Shabbat on Campus

For thousands of years, Shabbat has enriched the lives of Jewish individuals, families and communities around the world, bringing meaning and context to the week that was and renewed excitement for the week to come. Every week, each MEOR campus organizes a unique and inviting Shabbat experience – a delicious home-cooked meal complete with great company, singing and lively discussion. Students only need to register in advance to participate. All students are welcome.

A celebration of Jewish community and continuity
Your local MEOR Campus

Every Weekend
Fall, Winter, Spring Semesters

For thousands of years, Shabbat has enriched the lives of Jewish individuals, families and communities around the world, bringing meaning and context to the week that was and renewed excitement for the week to come. Every week, each MEOR campus organizes a unique and inviting Shabbat experience – a delicious home-cooked meal complete with great company, singing and lively discussion. Students only need to register in advance to participate. All students are welcome.

Each MEOR campus has a unique and inviting Shabbat experience happening on campus every week. When you arrive, expect to be warmly invited in whether you have been coming for weeks or are brand new to the festivities. A delicious home-cooked meal will be waiting, along with lots of students and friends to meet. After the traditional Kiddush is said, you will be invited to wash your hands and have some yummy challah to start off the meal – and probably chicken soup, too! From then on, just sit back, relax, and enjoy the lively and fun conversation at the Shabbat table with your fellow classmates and MEOR staff.

Contact Us
Meor Info
212 444 1020
FAQ

Just yourself! And even a friend or two – no worries if you forgot to let us know in advance, MEOR homes are always open to new guests.

In general you can show up to any MEOR Shabbat meal, with or without prior notice. Some MEOR families do prefer to be notified in advance, so just check with your local campus Rabbi about that before the first time you come.

Shabbat meals generally start about an hour or so after sun-down on Friday nights, and around noon on Saturdays. Check with your local campus MEOR staff for exact times each week.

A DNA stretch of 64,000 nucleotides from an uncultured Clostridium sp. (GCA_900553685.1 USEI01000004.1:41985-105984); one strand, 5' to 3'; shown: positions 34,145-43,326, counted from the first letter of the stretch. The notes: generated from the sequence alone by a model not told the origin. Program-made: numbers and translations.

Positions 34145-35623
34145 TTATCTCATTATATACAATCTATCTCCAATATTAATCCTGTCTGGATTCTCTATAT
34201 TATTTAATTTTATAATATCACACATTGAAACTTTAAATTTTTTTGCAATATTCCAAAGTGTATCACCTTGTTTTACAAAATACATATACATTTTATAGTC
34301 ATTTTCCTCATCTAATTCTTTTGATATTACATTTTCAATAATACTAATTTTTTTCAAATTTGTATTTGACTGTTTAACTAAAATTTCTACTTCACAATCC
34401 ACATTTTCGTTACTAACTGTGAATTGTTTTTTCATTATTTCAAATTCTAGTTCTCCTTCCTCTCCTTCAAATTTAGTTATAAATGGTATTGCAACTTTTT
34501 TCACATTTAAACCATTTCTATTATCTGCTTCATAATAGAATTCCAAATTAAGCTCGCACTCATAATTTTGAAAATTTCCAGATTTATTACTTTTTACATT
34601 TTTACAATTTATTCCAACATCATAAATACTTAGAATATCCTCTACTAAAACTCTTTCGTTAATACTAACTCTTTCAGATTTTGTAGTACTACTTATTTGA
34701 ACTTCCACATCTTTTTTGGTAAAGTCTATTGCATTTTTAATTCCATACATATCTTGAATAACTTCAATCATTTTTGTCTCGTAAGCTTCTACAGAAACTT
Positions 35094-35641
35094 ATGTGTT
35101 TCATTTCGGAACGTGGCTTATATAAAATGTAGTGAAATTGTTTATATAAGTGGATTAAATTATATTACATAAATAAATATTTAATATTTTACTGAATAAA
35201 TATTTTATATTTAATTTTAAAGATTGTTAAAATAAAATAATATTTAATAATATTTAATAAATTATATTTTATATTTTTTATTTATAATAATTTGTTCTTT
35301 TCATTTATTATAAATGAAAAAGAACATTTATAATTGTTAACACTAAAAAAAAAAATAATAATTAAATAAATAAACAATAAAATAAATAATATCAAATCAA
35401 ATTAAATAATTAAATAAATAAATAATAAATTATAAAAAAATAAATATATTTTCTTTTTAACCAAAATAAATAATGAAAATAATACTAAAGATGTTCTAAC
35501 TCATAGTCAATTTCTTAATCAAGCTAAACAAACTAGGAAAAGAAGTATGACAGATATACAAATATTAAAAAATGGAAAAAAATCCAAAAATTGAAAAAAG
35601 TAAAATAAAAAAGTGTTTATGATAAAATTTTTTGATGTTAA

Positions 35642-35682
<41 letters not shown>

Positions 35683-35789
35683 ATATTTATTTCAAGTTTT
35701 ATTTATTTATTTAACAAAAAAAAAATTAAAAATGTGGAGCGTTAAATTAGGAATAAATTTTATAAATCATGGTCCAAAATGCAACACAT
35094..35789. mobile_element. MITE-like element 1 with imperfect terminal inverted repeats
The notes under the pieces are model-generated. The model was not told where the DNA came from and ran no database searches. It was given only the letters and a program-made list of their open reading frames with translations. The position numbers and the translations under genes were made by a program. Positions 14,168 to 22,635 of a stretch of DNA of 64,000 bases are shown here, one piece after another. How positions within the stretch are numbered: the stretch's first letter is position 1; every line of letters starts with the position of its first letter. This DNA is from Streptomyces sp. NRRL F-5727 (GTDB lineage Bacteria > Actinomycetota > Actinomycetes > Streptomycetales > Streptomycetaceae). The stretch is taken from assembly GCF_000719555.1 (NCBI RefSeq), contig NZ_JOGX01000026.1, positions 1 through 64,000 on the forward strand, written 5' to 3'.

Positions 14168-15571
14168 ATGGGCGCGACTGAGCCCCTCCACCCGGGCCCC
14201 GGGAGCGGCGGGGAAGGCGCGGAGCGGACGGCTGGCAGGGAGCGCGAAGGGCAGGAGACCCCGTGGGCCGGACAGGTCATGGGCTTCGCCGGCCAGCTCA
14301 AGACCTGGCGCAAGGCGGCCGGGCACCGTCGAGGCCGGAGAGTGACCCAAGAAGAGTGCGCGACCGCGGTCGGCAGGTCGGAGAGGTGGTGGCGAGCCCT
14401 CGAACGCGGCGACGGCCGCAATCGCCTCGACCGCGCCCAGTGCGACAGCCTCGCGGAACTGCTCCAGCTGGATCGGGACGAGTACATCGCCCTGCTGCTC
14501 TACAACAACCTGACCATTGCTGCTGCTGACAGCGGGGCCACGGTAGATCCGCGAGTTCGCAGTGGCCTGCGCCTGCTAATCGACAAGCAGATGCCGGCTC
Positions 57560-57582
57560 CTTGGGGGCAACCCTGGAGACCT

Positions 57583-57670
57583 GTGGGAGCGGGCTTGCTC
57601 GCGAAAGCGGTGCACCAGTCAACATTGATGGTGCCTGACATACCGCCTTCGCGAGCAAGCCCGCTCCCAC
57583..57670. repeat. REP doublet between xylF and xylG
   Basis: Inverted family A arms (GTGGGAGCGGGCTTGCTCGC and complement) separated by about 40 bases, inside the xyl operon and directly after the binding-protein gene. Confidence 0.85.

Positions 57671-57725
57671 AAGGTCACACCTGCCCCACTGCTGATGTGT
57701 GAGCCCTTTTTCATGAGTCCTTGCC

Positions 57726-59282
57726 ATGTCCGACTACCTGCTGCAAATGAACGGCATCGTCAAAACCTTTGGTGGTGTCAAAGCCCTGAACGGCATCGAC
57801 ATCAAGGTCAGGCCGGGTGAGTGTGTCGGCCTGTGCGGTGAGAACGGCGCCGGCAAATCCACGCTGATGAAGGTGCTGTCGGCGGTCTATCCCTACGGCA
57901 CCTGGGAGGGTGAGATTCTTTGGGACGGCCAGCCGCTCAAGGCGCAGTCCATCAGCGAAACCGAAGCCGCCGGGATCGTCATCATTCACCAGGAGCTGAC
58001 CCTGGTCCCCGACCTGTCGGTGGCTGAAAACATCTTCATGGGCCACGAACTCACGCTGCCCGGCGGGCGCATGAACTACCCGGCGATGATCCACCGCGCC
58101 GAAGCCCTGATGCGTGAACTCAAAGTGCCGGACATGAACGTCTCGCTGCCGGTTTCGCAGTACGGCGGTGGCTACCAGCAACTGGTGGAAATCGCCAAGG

Most Shabbat meals tend to last around 1.5 – 2 hours, though sometimes students choose to stay longer to enjoy their time together. You can always come and go as you please, of course.

Shabbat is a time to get away from your often hectic and overwhelming campus obligations and relax with friends and good company. You will enter a small oasis in time and space where no deadlines are waiting, no homework is incomplete, and no tests are coming up. Just a welcoming atmosphere where you can think clearly for a time and discuss the things that really matter to you, or just take a break from it all. Try it out and you’ll see exactly what we mean.

MEOR welcomes students from all backgrounds, affiliations, and levels of observance. You will feel welcome and comfortable no matter what.

No worries, we’re all just here to have an enjoyable time together, and no one is ever put on the spot. If you want to learn some of the song and blessing lyrics for yourself, MEOR staff is happy to help. Otherwise, just sit back and enjoy the experience.

Ingredients:
2 1/2 cups warm water (110 degrees F/45 degrees C)
1 tablespoon active dry yeast
1/2 cup honey
4 tablespoons vegetable oil
3 eggs
1 tablespoon salt
8 cups unbleached all-purpose flour
1 tablespoon poppy seeds (optional)

Directions:
In a large bowl, sprinkle yeast over barely warm water. Beat in honey, oil, 2 eggs, and salt. Add the flour one cup at a time, beating after each addition, graduating to kneading with hands as dough thickens. Knead until smooth and elastic and no longer sticky, adding flour as needed. Cover with a damp clean cloth and let rise for 1 1/2 hours or until dough has doubled in bulk.
Punch down the risen dough and turn out onto floured board. Divide in half and knead each half for five minutes or so, adding flour as needed to keep from getting sticky. Divide each half into thirds and roll into long snake about 1 1/2 inches in diameter. Pinch the ends of the three snakes together firmly and braid from middle. Either leave as braid or form into a round braided loaf by bringing ends together, curving braid into a circle, pinch ends together. Grease two baking trays and place finished braid or round on each. Cover with towel and let rise about one hour.
Preheat oven to 375 degrees F (190 degrees C).
Beat the remaining egg and brush a generous amount over each braid. Sprinkle with poppy seeds if desired.
Bake at 375 degrees F (190 degrees C) for about 40 minutes. Bread should have a nice hollow sound when thumped on the bottom. Cool on a rack for at least one hour before slicing.